It is estimated that at least 30 to 40% of asthma attacks in adults are related to respiratory infections with viruses. The majority of asthma-related viruses include respiratory syncytial virus (RSV), rhinovirus, and parainfluenza. Inflammatory cytokines are supposed to play a vital role in causing inflammation of the respiratory tract as regulators of proliferation, chemotaxis, and activation of inflammatory cells.
The aim of this study is to assess the role of Granulocyte Macrophage-Colony Stimulating Factor (GMCSF) in asthmatic airway hyper-responsiveness associated with RSV infections.
Forty five asthmatic cases and 45 healthy individuals were studied in a cross-sectional design. All asthmatics underwent symptom score assessment.GMCSF concentrations in sputum and RSV-IgM/IgG in serum samples were measured for all participants by Enzyme Linked Immuno-Sorbent Assay (ELISA).
The GM-CSF concentration level was significantly higher in asthmatics (270.27± 194.87pg/mL) especially among moderate and severe disease with mean concentration of 197.33±98.47 and 521.08± 310.04 respectively, compared to healthy controls (22.20±21.27 pg/ mL) (p =0.0001). The sputum level of GM-CSF in asthmatics is highly significant associated with positive anti-RSV IgG sera which represents 35/45(77.8%) with mean GM-CSF concentration of (276.99± 86.42) compared with controls at about 31/45 (68.9%) with GM-CSF mean concentration of (22.84±23.47). On the other hand, positive anti-RSV IgM in asthma cases was 8 out of 45(17.8 %) with GM-CSF mean concentration of (307.25± 306.65). Furthermore, GM-CSF sputum level was significantly correlated with eosinophil count especially in moderate and severe asthma.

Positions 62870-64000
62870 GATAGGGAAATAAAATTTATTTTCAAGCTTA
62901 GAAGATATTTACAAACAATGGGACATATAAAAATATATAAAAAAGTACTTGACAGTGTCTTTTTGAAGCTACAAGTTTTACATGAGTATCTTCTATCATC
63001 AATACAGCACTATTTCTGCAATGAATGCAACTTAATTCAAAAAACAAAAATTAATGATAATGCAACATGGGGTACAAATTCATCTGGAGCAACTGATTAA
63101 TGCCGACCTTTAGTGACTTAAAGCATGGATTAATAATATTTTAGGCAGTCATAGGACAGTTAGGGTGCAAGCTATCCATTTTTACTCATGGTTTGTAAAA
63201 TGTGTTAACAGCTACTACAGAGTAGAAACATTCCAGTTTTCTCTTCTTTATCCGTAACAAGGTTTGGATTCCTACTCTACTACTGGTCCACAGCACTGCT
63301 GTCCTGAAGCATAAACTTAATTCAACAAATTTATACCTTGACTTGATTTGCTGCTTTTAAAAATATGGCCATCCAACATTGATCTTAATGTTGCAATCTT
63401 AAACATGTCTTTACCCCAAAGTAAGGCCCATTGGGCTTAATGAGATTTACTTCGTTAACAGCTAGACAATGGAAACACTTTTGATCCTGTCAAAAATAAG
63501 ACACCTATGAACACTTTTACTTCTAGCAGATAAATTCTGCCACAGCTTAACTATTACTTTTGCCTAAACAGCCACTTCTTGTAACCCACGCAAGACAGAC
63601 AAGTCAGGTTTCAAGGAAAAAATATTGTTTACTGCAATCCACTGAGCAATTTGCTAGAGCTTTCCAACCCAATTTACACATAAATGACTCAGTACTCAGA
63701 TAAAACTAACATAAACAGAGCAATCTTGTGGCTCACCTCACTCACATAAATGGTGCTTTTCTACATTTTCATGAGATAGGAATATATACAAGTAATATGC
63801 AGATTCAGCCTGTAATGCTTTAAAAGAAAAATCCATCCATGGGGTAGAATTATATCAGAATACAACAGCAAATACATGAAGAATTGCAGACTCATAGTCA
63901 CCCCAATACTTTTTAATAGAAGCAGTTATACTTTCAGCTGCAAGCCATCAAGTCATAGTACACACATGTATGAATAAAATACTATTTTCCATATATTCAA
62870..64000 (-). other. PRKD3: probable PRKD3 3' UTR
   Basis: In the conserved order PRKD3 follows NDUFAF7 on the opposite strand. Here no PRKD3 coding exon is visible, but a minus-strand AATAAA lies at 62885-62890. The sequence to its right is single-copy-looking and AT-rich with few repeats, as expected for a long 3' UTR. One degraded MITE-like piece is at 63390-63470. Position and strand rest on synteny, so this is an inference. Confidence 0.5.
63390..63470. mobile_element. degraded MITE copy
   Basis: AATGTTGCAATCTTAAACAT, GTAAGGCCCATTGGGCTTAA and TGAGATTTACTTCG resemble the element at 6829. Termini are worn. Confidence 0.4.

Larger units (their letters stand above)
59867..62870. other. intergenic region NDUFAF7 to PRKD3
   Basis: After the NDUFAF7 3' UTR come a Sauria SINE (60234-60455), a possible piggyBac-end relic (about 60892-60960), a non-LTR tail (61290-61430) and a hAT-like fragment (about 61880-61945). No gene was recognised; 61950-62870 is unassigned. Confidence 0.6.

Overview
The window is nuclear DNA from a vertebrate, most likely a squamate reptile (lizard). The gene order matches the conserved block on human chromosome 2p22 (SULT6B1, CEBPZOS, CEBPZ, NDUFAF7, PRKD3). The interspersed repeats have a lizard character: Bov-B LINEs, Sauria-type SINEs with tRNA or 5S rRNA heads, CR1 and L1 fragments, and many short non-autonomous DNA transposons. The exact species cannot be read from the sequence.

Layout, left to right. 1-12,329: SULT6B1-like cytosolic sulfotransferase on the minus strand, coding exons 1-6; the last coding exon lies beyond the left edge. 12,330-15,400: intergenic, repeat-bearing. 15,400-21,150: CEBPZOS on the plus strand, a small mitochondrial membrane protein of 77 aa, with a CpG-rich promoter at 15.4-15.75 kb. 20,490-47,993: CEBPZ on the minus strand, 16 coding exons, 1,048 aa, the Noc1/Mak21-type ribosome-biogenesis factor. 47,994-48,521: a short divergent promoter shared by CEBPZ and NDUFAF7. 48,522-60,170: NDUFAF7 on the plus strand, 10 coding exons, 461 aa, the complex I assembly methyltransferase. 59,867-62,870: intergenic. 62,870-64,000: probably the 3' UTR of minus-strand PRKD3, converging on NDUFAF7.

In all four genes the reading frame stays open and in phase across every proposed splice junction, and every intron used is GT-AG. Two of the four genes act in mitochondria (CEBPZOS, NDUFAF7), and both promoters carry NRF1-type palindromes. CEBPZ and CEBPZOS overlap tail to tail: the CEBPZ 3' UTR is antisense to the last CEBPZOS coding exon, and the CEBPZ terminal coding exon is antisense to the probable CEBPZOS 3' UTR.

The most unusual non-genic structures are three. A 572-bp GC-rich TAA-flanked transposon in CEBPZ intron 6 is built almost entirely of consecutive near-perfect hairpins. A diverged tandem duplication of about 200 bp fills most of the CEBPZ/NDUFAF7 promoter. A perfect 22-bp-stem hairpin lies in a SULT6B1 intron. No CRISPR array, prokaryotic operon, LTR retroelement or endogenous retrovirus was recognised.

This study revealed that GM-CSF level is associated with eosinophilia and indicates asthma severity that might be evident during RSV infection .The distinctive GM-CSF features observed in the sputum from asthmatics with RSV may be useful as a diagnostic methods to help match patients with antibody therapy.

References

PubMed